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Montana Field Guides

Alpine Bitterroot - Lewisia pygmaea

Native Species

Global Rank: G5
State Rank: S4
C-value: 5


Agency Status
USFWS:
USFS:
BLM:


 

External Links






 
General Description
Roots fleshy and branched with a simple caudex. Stems erect or ascending, 1–4 cm with a pair of bracts below the middle. Basal leaf blades linear, 1–8 cm long. Stem leaves absent. Flowers solitary; sepals 2, mostly glandular-toothed, 2–10 mm long, enlarging in fruit; petals 6 to 8, white to magenta, 4–10 mm long; stamens 5 to 8; style branches 3 to 6 (Lesica et al. 2012. Manual of Montana Vascular Plants. BRIT Press. Fort Worth, TX).

Species Range
Present
 


Range Comments
Much of western and central MT; YT to AB, south to CA and NM (Lesica et al. 2012. Manual of Montana Vascular Plants. BRIT Press. Fort Worth, TX).

Observations in Montana Natural Heritage Program Database
Number of Observations: 36

(Click on the following maps and charts to see full sized version) Map Help and Descriptions
Relative Density

Recency

 

(Observations spanning multiple months or years are excluded from time charts)



Habitat
Sandy, gravelly or shallow, vernally wet soil of banks, rock ledges, grasslands, meadows, open slopes, often near receding snow banks; montane to alpine (Lesica et al. 2012. Manual of Montana Vascular Plants. BRIT Press. Fort Worth, TX).

References
  • Literature Cited AboveLegend:   View Online Publication
    • Lesica, P., M.T. Lavin, and P.F. Stickney. 2012. Manual of Montana Vascular Plants. Fort Worth, TX: BRIT Press. viii + 771 p.
  • Additional ReferencesLegend:   View Online Publication
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    • Aho, Ken Andrew. 2006. Alpine and Cliff Ecosystems in the North-Central Rocky Mountains. Ph.D. Dissertation. Bozeman, Montana: Montana State University. 343 p.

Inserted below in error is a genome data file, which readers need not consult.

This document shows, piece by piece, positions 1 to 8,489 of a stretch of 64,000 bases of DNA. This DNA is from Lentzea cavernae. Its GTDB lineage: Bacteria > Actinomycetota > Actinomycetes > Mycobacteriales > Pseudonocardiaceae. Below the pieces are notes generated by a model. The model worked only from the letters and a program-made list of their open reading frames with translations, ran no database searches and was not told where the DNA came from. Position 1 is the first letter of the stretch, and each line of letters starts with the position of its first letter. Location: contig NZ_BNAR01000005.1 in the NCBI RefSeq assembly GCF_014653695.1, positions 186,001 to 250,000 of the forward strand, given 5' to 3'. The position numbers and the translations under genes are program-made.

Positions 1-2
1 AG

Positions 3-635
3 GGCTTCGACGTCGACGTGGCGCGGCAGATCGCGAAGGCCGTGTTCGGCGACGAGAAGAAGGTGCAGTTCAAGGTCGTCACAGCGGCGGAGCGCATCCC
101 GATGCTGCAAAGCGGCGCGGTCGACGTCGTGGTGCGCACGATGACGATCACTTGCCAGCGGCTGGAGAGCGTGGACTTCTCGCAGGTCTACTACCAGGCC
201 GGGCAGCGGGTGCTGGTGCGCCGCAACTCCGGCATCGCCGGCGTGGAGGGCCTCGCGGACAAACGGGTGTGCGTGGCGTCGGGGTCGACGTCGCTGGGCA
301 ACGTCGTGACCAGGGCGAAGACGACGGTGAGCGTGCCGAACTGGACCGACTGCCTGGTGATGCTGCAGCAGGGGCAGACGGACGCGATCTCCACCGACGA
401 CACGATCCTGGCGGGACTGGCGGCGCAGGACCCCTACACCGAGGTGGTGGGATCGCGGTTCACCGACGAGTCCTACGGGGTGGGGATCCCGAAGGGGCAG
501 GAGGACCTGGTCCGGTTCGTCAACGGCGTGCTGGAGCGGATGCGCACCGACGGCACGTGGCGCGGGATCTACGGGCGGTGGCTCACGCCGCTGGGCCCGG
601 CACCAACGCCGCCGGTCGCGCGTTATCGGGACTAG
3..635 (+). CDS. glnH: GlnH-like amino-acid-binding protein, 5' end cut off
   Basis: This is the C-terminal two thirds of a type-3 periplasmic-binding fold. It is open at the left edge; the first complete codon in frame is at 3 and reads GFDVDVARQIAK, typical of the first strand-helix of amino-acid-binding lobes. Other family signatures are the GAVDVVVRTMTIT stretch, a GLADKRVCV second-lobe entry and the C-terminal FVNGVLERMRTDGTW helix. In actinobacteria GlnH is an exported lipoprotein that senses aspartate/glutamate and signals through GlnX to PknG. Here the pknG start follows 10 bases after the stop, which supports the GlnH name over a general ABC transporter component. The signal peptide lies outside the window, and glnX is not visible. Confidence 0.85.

• Culver, D.R. 1994. Floristic analysis of the Centennial Region, Montana. M.Sc. Thesis. Montana State University, Bozeman. 199 pp.
    • Forcella, F. 1977. Flora, chorology, biomass and productivity of the Pinus albicaulis-Vaccinium scoparium association. M.S. Thesis. Bozeman, MT: Montana State University. 99 pp.
    • Hawkins, P.H. 1903. The alpine flora of Montana. M.Sc. Thesis, Bozeman, MT: Montana State University. 24 pp.
    • Jones, W. W. 1901. Preliminary flora of Gallatin County. M.S. Thesis. Bozeman, MT: Montana State College. 78 pp.
    • Joslin, G.J. 1975. Behavior and environmental selection by Elk (Cervus canadensis nelsoni) during surrmer and fall in the First and Second Yellow Mule drainages, Madison County, Montana. M.Sc. Thesis. Bozeman, Montana: Montana State University, Bozeman. 65 p.
    • Martin, S.A. 1985. Ecology of the Rock Creek bighorn sheep herd, Beartooth Mountains, Montana. M.Sc. Thesis. Bozeman, MT: Montana State University. 152 p.
    • Osmundson, T.W. 2003. Systematics of Rocky Mountain alpine Laccaria (basidiomycota, agaricales, tricholomataceae) and ecology of Beartooth Plateau alpine macromycetes. M.Sc. Thesis. Bozeman, MT: Montana State University. 188 p.
    • Williams, K.L. 2012. Classification of the grasslands, shrublands, woodlands, forests and alpine vegetation associations of the Custer National Forest portion of the Beartooth Mountains in southcentral Montana. M.Sc. Thesis. Bozeman, MT: Montana State University. 376 p.
  • Web Search Engines for Articles on "Alpine Bitterroot"
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Citation for data on this website:
Alpine Bitterroot — Lewisia pygmaea.  Montana Field Guide.  .  Retrieved on , from